I’ve got an op-ed in the Daily Campus today, arguing that CT law should be changed to allow medical marijuana patients to use their medicine on college campuses. You can read it on the Daily Campus website, or right here:
In less than a week, Connecticut’s medical marijuana program will take effect. Starting on Monday, Oct. 1, people who meet the requirements under the new law will be able to meet with their doctors and get a temporary registration certificate, allowing them to legally possess and consume marijuana for medical purposes.
Chances are, some of those who register will be college students. Like the vast majority of their fellow students, many of those patients will live on college campuses. Yet while state law will allow these people to possess and consume marijuana to help treat a chronic illness, they will be forbidden from consuming their medicine in their own homes or anywhere near them. The law passed this year states that the laws allowing the use of medical marijuana do “not apply to … the ingestion of marijuana on any school grounds or any public or private school, dormitory, college or university property.” This is ridiculous. The law should be amended to allow qualifying patients to consume their medicine on college and university property.
As the program has not yet begun, it is impossible to tell just how many students will qualify as medical marijuana patients. The new law allows marijuana to be recommended for a wide variety of conditions, specifically including “cancer, glaucoma, positive status for human immunodeficiency virus or Acquired Immune Deficiency Syndrome, Parkinson’s disease, multiple sclerosis, damage to the nervous tissue of the spinal cord with objective neurological indication of intractable spasticity, epilepsy, cachexia, wasting syndrome, Crohn’s disease, [and] posttraumatic stress disorder.” It also allows for more conditions to be added by the Department of Consumer Protection. While nowhere near as expansive as laws in states like California, Connecticut’s law includes enough conditions to allow for a large number of people to qualify as patients.
The reason for the ban on medical marijuana consumption on university property may have its roots in the stereotype of the college stoner. But Connecticut’s law is strict enough to ensure that no recreational users are making up bogus conditions in order to get their hands on legal marijuana. College students in the program are more likely to include veterans returning from war with PTSD and wanting to re-integrate into civilian life, older students who are trying to go back to school despite their health problems. Some of these students may appear to be healthy young people at first glance, but have been silently battling terrible conditions, such as cancer or Crohn’s, for many years. There are many students who are in legitimate need of medical marijuana, and denying them medicine because of an unfair stereotype is offensive and insensitive to the suffering they have endured.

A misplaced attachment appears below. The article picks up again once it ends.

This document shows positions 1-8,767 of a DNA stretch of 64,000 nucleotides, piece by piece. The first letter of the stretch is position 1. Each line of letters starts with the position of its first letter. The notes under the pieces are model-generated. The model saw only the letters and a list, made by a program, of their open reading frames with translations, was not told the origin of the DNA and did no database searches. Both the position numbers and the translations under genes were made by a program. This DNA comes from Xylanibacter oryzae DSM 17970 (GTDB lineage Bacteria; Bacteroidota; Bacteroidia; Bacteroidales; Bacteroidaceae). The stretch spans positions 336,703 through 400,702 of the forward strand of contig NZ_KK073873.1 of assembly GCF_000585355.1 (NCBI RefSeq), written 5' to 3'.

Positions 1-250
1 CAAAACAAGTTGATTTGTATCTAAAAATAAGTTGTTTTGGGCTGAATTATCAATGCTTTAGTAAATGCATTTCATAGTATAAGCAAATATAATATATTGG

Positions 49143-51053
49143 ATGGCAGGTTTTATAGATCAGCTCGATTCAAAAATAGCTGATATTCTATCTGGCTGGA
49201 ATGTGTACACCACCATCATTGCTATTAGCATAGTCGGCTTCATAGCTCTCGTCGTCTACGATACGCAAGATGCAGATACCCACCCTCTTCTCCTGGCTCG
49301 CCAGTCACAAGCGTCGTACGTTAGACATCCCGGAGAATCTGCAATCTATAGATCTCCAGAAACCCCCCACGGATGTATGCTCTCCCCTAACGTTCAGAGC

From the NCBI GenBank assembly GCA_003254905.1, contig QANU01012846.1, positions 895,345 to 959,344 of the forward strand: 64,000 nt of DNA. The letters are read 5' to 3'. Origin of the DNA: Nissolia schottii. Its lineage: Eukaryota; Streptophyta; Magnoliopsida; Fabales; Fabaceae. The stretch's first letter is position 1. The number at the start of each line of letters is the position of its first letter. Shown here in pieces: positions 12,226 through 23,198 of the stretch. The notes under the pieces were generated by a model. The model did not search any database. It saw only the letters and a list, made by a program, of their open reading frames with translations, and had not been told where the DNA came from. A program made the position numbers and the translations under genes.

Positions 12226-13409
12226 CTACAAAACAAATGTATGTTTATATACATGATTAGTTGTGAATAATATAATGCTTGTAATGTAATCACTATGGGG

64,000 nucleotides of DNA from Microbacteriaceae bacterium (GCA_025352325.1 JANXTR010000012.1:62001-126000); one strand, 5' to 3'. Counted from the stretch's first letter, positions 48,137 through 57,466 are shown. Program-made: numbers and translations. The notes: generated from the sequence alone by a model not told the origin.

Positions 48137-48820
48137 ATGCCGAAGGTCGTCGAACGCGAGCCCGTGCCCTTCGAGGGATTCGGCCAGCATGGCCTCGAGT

Students who are medical marijuana patients will essentially be prohibited from living in on-campus housing. The law’s prohibitions on consumption on university property applies equally to classrooms, dormitories and apartments. Patients living on-campus will need to either break the law by consuming marijuana in their home, or go somewhere off-campus to use their medicine. If they choose the latter, they will either need to stay in that location for many hours or get someone to drive them home in order to avoid the risk of driving while impaired. This makes no sense when students prescribed dangerous narcotics are allowed to possess and consume their medicine in on-campus housing.
Proponents of keeping the law as-is will be quick to point out that no other prescription medicine is smoked and that the law makes sense, since students cannot smoke inside the dorms anyway. Concerns about fire safety and smoke damage are legitimate – I’m not advocating that students be able to smoke anything in on-campus housing, prescribed or not. However, the law does not just prohibit smoking medical marijuana on university property, but ingesting it in any way. There are many methods of consuming marijuana that run no risk of starting a fire or damaging rental housing, such as cooking it into food or using a vaporizer.
The point of any medical marijuana program is to recognize that, when used properly, marijuana is a legitimate medicine that can treat a variety of conditions. Yet as it stands, Connecticut law draws an arbitrary and unnecessary distinction between medical marijuana and other medicines recommended to patients by their doctors. To truly legitimize medical marijuana, this distinction must be removed.